Psycho Busters Vol. #02 -

Anime/Manga Reviews

Mania Grade: D+

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  • Art Rating: B+
  • Packaging Rating: B
  • Text/Translatin Rating: C
  • Age Rating: 16 & Up
  • Released By: Del Rey
  • MSRP: 10.95
  • Pages: 208
  • ISBN: 0-345-50172-1
  • Size: B6
  • Orientation: Right to Left
  • Series: Psycho Busters

Psycho Busters Vol. #02

By Greg Hackmann     June 23, 2008
Release Date: March 31, 2008

Psycho Busters Vol.#02
© Del Rey

Creative Talent
Writer/Artist:Akinari Nao
Translated by:Stephen Paul
Adapted by:Stephen Paul

What They Say
Ever since Kakeru met the gorgeous Ayano, he's been in a whole new world. Ayano and her friends are powerful psychics... and it's possible Kakeru's one, too, but his powers remain hidden. With a sinister government organization pursuing the psychic teens, Kakeru knows Ayano's in danger. Can he protect the girl he loves - even if he's just an ordinary guy?

The Review
Now that Kaito's been brought back into the fold, the whole team has formed a weird kind of family unit in Kakeru's house while waiting for Joi to wake up. In the meantime, Kakeru takes up ogling Ayano as a hobby; these feelings gradually develop until he pledges to protect her at any cost to himself. Shortly after Kakeru delivers this pledges, Joi wakes up and delivers the bad news that Ikushima will eventually cause the apocalypse -- and to make matters worse, Kakeru is probably the only one who can save them.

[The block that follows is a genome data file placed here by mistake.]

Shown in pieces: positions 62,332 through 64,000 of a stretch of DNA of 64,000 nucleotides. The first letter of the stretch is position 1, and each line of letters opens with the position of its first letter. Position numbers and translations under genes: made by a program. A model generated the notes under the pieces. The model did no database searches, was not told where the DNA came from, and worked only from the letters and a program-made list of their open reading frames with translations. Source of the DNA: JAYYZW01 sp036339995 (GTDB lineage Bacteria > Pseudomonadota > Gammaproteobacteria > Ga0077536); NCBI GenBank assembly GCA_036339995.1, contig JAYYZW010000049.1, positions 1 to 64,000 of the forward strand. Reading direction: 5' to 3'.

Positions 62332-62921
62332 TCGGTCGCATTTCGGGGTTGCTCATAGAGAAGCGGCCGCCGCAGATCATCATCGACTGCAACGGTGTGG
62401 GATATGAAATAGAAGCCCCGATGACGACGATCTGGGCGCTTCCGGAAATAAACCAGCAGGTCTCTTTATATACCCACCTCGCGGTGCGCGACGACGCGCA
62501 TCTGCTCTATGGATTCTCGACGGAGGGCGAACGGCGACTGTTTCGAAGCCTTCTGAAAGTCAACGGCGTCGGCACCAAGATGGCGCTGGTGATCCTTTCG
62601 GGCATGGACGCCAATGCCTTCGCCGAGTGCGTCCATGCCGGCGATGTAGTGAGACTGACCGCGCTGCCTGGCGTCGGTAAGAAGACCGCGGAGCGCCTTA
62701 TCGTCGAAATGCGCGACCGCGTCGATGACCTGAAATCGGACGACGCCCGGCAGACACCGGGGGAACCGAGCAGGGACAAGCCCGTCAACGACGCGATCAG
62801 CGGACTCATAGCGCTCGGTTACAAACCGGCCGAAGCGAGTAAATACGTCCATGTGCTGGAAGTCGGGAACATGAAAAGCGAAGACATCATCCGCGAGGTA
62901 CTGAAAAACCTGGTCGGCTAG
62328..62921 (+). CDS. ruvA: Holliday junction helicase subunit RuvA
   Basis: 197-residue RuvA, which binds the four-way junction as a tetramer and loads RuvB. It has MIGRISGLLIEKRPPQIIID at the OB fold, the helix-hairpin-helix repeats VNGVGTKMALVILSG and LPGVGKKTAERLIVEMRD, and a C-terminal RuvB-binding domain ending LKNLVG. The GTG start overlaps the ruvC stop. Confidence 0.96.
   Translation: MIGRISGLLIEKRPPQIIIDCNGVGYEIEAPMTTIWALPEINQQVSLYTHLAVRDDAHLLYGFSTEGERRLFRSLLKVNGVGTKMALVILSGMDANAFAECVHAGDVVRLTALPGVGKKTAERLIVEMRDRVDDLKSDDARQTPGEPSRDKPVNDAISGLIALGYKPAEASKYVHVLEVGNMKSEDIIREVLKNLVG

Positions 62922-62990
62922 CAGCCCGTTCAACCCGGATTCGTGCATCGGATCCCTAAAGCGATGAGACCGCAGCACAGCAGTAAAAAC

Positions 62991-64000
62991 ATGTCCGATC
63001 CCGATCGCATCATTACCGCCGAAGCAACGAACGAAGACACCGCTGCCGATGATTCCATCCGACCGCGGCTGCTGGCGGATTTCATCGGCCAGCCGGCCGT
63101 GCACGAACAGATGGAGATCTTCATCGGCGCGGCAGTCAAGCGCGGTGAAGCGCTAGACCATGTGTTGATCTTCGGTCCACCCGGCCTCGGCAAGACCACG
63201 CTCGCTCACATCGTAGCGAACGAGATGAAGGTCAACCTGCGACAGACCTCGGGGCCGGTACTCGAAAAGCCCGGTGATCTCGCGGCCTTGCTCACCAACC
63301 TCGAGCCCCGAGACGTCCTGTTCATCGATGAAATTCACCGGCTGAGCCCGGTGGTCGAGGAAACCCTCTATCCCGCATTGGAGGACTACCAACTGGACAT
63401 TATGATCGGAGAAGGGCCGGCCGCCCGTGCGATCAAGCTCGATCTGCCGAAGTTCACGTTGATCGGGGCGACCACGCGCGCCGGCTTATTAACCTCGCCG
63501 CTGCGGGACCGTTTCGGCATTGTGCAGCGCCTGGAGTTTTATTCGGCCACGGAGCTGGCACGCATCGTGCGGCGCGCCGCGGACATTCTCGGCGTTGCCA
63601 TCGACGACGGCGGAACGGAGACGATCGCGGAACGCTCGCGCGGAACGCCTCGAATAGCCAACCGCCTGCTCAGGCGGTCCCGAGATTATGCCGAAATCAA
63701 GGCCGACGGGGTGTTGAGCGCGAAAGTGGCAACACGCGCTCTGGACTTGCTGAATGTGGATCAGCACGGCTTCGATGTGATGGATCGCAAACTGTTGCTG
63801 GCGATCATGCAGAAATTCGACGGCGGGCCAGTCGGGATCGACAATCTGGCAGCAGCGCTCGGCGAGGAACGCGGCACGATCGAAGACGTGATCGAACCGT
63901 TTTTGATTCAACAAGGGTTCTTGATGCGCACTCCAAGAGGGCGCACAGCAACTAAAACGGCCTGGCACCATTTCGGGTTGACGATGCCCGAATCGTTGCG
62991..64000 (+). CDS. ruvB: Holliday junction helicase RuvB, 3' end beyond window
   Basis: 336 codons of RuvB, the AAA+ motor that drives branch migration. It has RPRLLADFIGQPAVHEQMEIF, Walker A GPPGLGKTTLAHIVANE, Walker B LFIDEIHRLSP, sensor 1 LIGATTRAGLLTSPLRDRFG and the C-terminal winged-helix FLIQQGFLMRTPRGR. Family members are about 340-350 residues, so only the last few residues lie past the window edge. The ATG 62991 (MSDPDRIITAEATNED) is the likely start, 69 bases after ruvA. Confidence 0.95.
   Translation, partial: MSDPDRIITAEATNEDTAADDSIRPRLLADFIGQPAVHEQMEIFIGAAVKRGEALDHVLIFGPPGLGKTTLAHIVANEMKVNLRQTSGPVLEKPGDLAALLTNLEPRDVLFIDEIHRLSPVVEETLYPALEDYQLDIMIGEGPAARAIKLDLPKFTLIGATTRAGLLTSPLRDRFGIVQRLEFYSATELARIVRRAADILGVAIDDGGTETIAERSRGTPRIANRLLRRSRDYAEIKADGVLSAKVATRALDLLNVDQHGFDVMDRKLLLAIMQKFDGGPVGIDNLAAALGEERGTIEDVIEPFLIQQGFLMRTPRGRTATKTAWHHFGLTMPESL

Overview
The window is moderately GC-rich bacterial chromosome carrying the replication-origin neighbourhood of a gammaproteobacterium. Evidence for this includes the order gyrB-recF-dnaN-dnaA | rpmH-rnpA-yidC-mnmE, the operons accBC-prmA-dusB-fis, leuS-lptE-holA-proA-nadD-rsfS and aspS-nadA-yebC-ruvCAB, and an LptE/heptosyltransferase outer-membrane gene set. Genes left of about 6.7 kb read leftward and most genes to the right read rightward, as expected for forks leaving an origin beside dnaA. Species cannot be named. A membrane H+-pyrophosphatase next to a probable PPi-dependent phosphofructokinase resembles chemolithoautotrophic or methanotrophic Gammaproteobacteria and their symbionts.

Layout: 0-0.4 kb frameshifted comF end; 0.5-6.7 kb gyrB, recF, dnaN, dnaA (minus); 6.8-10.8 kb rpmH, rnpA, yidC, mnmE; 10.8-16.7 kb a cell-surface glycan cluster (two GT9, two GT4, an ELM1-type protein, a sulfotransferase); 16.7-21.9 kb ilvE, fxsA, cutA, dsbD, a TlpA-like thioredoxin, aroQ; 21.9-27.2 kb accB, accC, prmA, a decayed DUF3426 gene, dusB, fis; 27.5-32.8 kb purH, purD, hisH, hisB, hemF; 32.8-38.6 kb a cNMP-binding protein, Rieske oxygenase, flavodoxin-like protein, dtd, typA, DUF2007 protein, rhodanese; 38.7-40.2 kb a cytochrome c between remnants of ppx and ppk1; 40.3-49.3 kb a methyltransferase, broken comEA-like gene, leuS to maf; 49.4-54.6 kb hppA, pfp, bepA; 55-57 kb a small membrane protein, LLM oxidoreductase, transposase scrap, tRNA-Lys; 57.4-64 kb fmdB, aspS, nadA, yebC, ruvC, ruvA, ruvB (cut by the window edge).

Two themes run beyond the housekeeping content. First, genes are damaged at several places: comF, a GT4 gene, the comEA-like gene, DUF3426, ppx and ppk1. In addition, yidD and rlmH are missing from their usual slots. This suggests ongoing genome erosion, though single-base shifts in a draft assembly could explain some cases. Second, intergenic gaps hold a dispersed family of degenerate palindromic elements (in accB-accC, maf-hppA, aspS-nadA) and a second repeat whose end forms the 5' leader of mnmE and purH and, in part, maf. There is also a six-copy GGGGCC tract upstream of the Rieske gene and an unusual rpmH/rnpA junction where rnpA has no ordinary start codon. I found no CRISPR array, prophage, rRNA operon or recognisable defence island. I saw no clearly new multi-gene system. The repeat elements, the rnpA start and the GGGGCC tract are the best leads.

Fortunately, Joi's psychic powers also foretell a simple solution to the problem: Kakeru just needs to deliver a few stacks of magazines to his school, while making sure to always step on staircases with his left foot first. (Seriously.) What Joi forgot to consider was that Kakeru is, well, an idiot; he eventually forgets which foot will lead to the destruction of the world as he knows it, and winds up ambushed by the Farmers' psychics when he uses the wrong foot. This ambush mainly involves Takemaru, an ultra-sadistic psychic with an even more powerful form of Sho's "psychokinetic" powers from the last volume. Maya drops in for a brief (and mostly ineffective) attack, but ducks out pretty quickly when it doesn't go anywhere.

After the funny (if crude) few opening pages, the story goes completely downhill as Aoki takes many of the complaints I had with first volume and amplifies them to a frustrating level. There are little snippets of plot advancement peppered throughout the second volume to tease the reader; but otherwise, the whole thing degenerates into a pile of tacky shonen manga clichs, uninspired action sequences, and often-tasteless fanservice. The fact that Joi defuses a psychic attack by flashing his teacher's breasts (without even asking her first, no less) should give you an idea of the depths that Psycho Busters's writing has plummeted to. And the less said about the sentimental nonsense that caps off this volume, the better.

If there's a single silver lining to this dark cloud, it's that Nao's art is just as strong as ever. But unless you're reading Psycho Busters just for the artwork's sake, I can't really find enough redeeming value in the second installment to justify picking it up.


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